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When the Bank of Mum and Dad gets it wrong

View profile for Barbara Stewart
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Legal & General published a report in 2019 indicating that the "Bank of Mum and Dad" had lent around £6.3 billion to fund house purchases for their children.  If the Bank of Mum and Dad was a real bank, it would be the 11th most popular mortgage lender within the UK. It has no High Street Branches and does not advertise!

What is surprising, bearing in mind the amounts of money involved, is often how casually this arrangement is dealt with between parents and children.  There are real potential pitfalls that need to be addressed at the time the loan is made, rather than some years down the line when there is a dispute or difficulty.

The average contribution from family members towards children buying a property in the south-east is over £25,000.  However, very few parents take legal advice as to any conditions, or written agreement that should be in place between themselves and their children.  If the child, as buyer of the property takes out a mortgage with a Lender then the parents have to sign a letter for the lender confirming that the money is an outright gift and not a repayable loan. However consideration should still be given to the agreement between the parties, particularly where the parents are gifting monies not only to their child, but also, in effect, their child’s partner who is the joint owner of the property.

                         

The issue has again arisen as a result of a recent case.  The Court of Appeal decided the case of Farrell v Burden.  Mrs Farrell believed that she had loaned her son, Mr Farrell a sum of money in 2005 so he could buy a property.  However, Mr Farrell's wife, Ms Burden disagreed.  She believes that the money that her mother-in-law had given to the pair had been gifted rather than loaned.  Neither side had any documentation to support their view.  Unfortunately, Mr Farrell died in 2016 and his Will stated that his estate would pass primarily to his wife.  He also asked that part of his estate went to his children from a previous relationship.  There was nothing in his Will about repaying the debt to his mother.  She brought a claim against his estate for repayment of the sum that she believed she loaned to him and his wife in 2005.  The Court of Appeal, in December 2019, upheld the original decision of the County Court by stating that Mrs Farrell did not have any proof that she was owed money by Mr Farrell's estate.  It was held that the payment made by Mrs Farrell had in the eyes of the law been a gift.  There was no evidence that the money was intended to be a loan.  There were no documents showing when the loan would be repaid, and whether interest was applicable.  Mrs Farrell did not ask her son and his wife to sign anything before handing over the money and she had nothing in writing to support her claim.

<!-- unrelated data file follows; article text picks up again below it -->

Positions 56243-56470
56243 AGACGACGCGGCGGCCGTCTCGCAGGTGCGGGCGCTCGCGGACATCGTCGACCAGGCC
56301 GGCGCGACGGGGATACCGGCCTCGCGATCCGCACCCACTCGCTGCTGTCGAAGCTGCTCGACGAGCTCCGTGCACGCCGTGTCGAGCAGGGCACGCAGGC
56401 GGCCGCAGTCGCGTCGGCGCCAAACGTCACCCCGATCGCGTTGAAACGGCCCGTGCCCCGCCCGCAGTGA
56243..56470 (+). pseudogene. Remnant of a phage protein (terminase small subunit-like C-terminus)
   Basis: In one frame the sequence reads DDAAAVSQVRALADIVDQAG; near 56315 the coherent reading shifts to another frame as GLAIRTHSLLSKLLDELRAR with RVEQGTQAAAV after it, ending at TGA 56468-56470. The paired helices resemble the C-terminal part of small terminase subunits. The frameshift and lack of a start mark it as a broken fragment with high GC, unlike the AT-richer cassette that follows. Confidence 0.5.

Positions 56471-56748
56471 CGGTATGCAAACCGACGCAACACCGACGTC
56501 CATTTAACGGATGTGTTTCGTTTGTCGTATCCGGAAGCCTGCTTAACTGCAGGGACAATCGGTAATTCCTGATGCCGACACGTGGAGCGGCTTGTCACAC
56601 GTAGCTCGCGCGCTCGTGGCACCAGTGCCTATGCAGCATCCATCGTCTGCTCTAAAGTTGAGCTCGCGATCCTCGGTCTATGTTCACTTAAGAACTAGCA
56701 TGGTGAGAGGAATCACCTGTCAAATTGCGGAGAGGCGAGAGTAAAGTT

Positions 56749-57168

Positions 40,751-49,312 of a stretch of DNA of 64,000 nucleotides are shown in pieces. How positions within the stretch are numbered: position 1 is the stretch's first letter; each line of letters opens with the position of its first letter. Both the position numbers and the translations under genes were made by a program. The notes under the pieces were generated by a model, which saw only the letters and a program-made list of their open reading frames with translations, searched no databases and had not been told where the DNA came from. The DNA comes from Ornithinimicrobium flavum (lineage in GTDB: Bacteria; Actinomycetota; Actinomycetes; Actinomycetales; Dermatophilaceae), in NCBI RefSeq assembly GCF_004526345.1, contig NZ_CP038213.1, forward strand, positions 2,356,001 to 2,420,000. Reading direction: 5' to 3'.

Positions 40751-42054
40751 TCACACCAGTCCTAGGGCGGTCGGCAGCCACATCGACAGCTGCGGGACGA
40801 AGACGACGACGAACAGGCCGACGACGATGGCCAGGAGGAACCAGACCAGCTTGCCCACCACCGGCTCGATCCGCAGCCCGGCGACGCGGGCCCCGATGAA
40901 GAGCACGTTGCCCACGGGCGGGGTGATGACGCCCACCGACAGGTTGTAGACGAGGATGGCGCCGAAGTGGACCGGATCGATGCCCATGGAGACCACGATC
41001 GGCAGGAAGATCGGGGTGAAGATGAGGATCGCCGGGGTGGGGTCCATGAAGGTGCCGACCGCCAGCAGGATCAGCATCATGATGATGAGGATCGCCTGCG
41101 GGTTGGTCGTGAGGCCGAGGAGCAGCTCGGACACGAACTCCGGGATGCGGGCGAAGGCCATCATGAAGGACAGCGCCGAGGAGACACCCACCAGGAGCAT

Family lawyers and Probate lawyers are seeing more and more cases come up in disputes in either family cases, or contested Probates.  These disputes appear to occur because the "Bank of Mum and Dad" has loaned or gifted money to a child to buy a property but things have been done in haste, without the appropriate documentation.  The Bank of Mum and Dad, and their children did not have proper discussions about how the money is to be used and whether it is to be repaid.  Few give thought to having a Declaration of Trust between the child and their partner indicating that it is the child that will have, as a result of the gift from the parents, a greater proportion of the equity in the property.

                       

Things often become tricky once relationships break down.  In a matrimonial situation, the Bank of Mum and Dad, with the assistance of their child, will try to establish, retrospectively, that monies need to be repaid to protect what are considered as family assets.  This is arguing that in effect the monies handed over were a loan, or a gift with conditions.  However, without documentation, joint owners, who are now ex-partners can benefit from what is seen as a gift when that was not necessarily the entire intention.

Barbara Stewart, a partner in Martin Tolhurst said "We are seeing more parents stepping in where they can afford to support their children in buying a property. This can be money that the parents have saved, or monies that they raise by re-mortgaging their own property.  However, sometimes this gives rise to real problems down the road with challenges to estates, or concerns over divorce/separation settlements where terms have never been properly discussed at the time the gift or loan was made, and never set out in writing.  Often parties consider that the legal costs of preparing documents such as Declaration of Trust are unnecessary but they are small in comparison to the potential costs of litigation and the heartache that comes with that potentially some years later. The cost of a Declaration of Trust is usually around £300-£400 +vat and gives real piece of mind and certainty to all parties involved ”.

If you feel you would benefit speaking to a expert in any areas touched on that may help you make the right decisions in the long run when supporting children purchase their first home or buying your first property, get in touch today on 01795416933 or email newbusiness@martintolhurst.co.uk.

 

 

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